Dariusz Zawadzki was born in Poland in 1958. Since childhood, he has built surreal worlds in his imagination. At eleven he started painting and has never looked back. Growing up, he wanted to attend an artistic secondary school, but was told his eyesight was too poor. Refusing to let others stymie his artistic development, Dariusz taught himself the ins and outs of painting, and developed his own techniques. For more examples of his work, please visit the Morpheus Gallery.
First off I’d like to ask you a question in the spirit of Nightmare: What scares you the most?
Unless you want to talk about very mundane and unpleasant issues, there is nothing that I am especially scared of. Maybe I’m trying to scare myself with my paintings?
Who has influenced you artistically?
As a child I liked Salvador Dali. I also remember a booklet with Schiller’s ballades I found as a toddler on my parents’ shelf. I spent hours, mesmerized, with my eyes fixed on the illustrations. Later, of course, I had some painters I particularly liked and still like, but what actually influences me is rather a profound world of emotions, not necessarily raised by art. Eyesight is not everything.
A good portion of your work blends organic profiles with inorganic components, and contains shapes that echo gas masks and World War I Brodie helmets. What is it about these shapes that inspire you?
There is something fascinating about this — a helmet means power, war, protection, or death; I like the polysemy it brings. When I paint, I don’t have a thesis I want to illustrate, it’s about the emotions I want to show, and symbolic associations are helpful.
What inspired Siren’s Island, the image appearing as the cover of this month’s Nightmare?
Nothing in particular. Subjects come themselves, depending on my mood, music, dreams. The first version of this painting was very different, but I only left the face; my mood must have changed. Sometimes I leave paintings mothballed for months or even years before I feel like finishing them, and it usually results in something completely new. I’m going to show some examples in an upcoming album of my works.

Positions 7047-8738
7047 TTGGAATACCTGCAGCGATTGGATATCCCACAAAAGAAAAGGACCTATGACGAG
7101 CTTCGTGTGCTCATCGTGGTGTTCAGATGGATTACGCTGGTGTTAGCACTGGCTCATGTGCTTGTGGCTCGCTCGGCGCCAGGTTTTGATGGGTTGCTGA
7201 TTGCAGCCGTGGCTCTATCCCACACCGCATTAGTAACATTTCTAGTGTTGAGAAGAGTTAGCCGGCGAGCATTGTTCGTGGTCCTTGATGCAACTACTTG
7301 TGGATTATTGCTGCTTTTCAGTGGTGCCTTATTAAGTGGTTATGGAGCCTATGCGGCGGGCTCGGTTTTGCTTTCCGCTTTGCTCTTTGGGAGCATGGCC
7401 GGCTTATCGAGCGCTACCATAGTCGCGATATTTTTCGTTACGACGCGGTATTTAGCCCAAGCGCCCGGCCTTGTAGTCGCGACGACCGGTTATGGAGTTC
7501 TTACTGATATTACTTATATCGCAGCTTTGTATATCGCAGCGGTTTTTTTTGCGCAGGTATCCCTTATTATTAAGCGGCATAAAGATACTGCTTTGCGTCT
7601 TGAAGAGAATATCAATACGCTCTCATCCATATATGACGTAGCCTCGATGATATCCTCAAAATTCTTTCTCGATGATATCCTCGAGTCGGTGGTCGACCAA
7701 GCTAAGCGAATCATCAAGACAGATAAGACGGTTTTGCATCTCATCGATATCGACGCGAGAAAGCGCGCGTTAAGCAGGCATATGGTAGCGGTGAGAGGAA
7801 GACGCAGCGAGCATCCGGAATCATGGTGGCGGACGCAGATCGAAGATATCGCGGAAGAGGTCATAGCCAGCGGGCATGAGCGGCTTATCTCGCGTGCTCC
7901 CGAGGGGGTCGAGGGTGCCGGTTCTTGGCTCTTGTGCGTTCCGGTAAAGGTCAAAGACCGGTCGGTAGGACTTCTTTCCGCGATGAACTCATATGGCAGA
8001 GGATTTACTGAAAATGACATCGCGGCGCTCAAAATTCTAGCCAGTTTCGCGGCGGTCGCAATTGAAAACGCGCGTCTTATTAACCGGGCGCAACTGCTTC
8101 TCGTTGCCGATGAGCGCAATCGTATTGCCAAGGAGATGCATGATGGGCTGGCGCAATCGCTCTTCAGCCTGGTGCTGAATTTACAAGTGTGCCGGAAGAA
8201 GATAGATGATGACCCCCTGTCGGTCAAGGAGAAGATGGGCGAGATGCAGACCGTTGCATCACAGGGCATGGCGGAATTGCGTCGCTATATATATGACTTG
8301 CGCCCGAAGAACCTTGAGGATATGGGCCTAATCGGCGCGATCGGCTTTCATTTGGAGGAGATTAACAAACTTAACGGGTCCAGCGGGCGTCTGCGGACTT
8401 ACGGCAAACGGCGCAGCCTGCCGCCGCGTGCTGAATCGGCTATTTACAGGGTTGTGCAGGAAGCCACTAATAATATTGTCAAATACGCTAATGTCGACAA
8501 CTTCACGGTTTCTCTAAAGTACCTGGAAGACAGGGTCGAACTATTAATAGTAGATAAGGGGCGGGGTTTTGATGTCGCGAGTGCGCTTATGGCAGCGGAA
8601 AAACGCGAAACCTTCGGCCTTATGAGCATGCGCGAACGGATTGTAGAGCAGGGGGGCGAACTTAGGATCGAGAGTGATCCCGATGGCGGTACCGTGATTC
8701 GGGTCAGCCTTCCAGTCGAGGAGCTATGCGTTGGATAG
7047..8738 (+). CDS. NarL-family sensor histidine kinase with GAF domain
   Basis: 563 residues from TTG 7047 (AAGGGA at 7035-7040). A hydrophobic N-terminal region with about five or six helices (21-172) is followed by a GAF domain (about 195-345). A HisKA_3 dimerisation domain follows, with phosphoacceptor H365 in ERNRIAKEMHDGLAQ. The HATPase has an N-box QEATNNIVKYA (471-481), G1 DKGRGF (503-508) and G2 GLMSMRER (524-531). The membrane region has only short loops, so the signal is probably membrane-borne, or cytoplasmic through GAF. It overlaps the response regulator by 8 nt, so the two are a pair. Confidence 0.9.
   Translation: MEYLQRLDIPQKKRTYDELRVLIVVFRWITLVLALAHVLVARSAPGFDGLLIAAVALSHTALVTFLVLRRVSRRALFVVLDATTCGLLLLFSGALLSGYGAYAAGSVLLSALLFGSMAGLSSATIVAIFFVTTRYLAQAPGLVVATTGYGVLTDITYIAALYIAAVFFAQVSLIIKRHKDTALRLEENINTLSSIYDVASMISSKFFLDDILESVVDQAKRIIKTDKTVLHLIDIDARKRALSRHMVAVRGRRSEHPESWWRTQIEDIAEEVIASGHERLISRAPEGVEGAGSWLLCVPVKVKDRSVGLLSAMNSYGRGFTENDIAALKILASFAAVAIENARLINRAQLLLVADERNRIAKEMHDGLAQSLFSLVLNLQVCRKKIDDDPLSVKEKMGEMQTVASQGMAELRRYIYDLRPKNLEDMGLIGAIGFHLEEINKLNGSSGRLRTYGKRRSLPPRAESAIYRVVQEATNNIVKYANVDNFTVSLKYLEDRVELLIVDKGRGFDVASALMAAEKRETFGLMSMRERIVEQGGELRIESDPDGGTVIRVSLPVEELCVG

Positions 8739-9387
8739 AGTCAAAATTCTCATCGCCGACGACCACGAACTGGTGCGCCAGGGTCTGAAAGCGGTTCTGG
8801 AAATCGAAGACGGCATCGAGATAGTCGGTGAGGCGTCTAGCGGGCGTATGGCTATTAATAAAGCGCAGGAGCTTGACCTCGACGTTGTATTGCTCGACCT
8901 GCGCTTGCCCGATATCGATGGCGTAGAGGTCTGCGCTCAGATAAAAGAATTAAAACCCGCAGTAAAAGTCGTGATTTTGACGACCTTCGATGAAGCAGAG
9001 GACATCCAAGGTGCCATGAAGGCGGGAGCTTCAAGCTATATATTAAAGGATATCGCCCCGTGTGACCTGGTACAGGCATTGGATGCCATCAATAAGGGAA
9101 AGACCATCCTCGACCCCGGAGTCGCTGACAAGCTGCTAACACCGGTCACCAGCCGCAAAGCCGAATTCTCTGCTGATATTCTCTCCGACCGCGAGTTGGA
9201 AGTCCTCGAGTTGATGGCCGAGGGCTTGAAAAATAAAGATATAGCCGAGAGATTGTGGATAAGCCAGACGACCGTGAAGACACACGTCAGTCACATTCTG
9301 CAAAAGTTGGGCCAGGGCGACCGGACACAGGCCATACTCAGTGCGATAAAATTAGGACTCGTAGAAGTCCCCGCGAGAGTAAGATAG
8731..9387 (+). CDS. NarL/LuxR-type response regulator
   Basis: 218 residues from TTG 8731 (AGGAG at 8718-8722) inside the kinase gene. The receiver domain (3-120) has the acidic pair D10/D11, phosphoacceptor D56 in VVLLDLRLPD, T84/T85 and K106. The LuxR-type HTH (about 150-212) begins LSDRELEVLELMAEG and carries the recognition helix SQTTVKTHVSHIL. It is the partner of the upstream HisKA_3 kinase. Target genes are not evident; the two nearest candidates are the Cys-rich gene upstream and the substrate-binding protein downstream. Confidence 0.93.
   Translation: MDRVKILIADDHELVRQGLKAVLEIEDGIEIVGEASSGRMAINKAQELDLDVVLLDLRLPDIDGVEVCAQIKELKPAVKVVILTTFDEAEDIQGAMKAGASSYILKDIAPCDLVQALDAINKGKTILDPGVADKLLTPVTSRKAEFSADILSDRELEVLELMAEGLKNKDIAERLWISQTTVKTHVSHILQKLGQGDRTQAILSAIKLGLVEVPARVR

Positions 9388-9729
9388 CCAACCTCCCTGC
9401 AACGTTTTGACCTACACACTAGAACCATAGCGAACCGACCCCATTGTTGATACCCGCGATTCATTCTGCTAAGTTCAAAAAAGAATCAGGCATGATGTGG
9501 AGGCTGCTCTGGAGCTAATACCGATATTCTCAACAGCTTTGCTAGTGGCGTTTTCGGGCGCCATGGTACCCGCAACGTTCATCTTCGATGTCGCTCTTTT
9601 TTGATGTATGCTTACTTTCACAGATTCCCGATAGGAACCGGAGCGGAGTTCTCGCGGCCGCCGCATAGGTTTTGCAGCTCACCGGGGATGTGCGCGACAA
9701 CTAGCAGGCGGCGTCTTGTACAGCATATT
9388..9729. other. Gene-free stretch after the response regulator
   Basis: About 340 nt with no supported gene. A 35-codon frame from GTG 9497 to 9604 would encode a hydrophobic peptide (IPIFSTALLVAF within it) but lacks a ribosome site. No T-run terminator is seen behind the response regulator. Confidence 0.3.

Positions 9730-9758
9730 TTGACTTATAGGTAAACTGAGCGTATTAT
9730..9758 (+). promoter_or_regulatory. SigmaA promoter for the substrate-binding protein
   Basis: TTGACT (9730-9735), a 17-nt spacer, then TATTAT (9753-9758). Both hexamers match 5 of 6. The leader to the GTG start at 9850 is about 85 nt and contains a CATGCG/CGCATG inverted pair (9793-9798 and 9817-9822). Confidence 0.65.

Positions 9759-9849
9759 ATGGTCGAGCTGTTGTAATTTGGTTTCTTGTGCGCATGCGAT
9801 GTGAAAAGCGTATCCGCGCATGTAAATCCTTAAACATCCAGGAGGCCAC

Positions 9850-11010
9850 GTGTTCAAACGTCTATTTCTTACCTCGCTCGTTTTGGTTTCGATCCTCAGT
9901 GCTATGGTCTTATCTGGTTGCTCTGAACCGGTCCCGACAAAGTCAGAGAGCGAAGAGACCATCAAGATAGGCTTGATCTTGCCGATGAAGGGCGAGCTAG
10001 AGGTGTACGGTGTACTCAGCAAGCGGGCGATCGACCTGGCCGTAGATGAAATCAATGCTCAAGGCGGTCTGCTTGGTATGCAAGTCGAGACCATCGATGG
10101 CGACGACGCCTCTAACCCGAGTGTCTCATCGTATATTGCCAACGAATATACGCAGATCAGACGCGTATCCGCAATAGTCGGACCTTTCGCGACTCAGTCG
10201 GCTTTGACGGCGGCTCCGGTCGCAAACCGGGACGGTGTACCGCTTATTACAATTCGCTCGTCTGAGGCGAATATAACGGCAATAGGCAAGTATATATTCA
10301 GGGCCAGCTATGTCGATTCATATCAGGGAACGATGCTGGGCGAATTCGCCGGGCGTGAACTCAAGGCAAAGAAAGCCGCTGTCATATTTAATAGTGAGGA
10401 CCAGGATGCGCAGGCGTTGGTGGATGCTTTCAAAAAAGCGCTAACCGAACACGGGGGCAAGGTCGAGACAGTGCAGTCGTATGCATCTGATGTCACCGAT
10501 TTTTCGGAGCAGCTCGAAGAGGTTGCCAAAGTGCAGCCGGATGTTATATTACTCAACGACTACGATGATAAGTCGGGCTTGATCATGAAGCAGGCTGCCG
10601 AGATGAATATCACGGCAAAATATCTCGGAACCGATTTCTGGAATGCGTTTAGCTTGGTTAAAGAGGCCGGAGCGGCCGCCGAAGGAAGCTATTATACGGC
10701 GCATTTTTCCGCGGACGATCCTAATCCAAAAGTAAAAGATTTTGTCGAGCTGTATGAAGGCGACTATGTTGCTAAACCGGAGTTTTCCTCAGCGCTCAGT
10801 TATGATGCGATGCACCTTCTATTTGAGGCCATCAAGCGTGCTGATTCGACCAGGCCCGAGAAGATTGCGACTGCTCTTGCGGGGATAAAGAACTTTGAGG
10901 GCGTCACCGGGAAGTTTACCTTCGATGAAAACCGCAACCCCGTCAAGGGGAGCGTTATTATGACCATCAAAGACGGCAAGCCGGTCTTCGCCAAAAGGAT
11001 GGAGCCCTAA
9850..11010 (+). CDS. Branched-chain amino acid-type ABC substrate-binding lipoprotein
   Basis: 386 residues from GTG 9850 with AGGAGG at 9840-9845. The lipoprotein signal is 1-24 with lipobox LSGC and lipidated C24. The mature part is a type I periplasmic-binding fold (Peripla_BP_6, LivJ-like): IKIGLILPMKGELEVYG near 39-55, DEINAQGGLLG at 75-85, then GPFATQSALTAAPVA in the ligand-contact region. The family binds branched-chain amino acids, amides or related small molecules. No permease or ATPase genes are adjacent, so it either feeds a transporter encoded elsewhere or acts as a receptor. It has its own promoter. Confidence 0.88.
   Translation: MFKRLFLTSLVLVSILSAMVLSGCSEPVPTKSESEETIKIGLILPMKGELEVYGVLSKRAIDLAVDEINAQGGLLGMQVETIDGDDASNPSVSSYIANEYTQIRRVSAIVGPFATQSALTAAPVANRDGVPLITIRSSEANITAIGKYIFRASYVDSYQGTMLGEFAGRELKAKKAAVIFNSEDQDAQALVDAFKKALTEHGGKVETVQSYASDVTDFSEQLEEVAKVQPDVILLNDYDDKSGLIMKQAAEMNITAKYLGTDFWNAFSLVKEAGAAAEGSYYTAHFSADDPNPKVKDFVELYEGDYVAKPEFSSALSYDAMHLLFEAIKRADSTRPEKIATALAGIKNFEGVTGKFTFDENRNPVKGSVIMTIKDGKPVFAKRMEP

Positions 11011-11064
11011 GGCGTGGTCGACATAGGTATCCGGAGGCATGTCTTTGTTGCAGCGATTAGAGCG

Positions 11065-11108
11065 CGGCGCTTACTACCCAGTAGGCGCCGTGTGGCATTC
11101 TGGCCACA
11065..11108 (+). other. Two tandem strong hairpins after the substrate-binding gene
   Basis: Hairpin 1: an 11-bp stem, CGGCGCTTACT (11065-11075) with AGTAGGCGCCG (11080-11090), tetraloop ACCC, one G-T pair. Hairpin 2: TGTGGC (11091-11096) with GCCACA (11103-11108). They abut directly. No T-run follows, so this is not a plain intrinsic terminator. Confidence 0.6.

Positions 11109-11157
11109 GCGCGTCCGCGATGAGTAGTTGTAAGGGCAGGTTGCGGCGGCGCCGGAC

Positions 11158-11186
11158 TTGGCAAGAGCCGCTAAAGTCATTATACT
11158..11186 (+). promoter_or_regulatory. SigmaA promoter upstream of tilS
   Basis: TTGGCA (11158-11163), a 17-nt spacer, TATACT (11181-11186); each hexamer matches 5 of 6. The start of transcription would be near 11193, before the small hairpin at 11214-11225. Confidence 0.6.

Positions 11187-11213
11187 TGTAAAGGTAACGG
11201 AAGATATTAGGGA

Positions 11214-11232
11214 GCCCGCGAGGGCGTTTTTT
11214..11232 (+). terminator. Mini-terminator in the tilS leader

What do you imagine the Siren in Siren’s Island is thinking?
She might be hunting, watching for prey — maybe the boat on the horizon . . . ? But I don’t understand this kind of question. I don’t self-interpret my paintings, their meaning or sense is rather vague. And even if I knew that “this painting is about something or other,” sharing this would only spoil the pleasure that I hope some people get looking at my work. Success is when a beholder feels he can pass through a painting and take a look around the world inside.
You work with oils, but also sculpt with metals. What is your favorite medium to work with, and why?
I don’t have a favorite medium. Metal sculpture consumes more time, effort, and materials, which are sometimes hard to find, and maybe that’s why I paint more often. But when I become tired with paint, metal is a wonderful entertainment. And the other way round.
Is there a location you find particularly inspiring — perhaps a place you visit often, or a far off destination you hope to visit one day?
Well, I would like to visit Mars one day, but with a return ticket, so I have to wait. To find inspiration I don’t have to move far — it usually comes from my dreams, visions, and observation of people. But I think it’s good to know my works are not painted from nature.
When you illustrate, do you have any little rituals? For example, is there a certain kind of music you like to listen to, or certain type of beverage or food you like to have on hand?
When I start a new painting, I like to have my workplace cleaned up. Then I can stand in front of a clean, white board and wonder what will come forth out of it. I know what it is that I’m going to paint, but at the very same time I am just observing and looking forward to find it out. Music is very helpful here. Spacious, dark, electronic music takes me to the worlds I paint.
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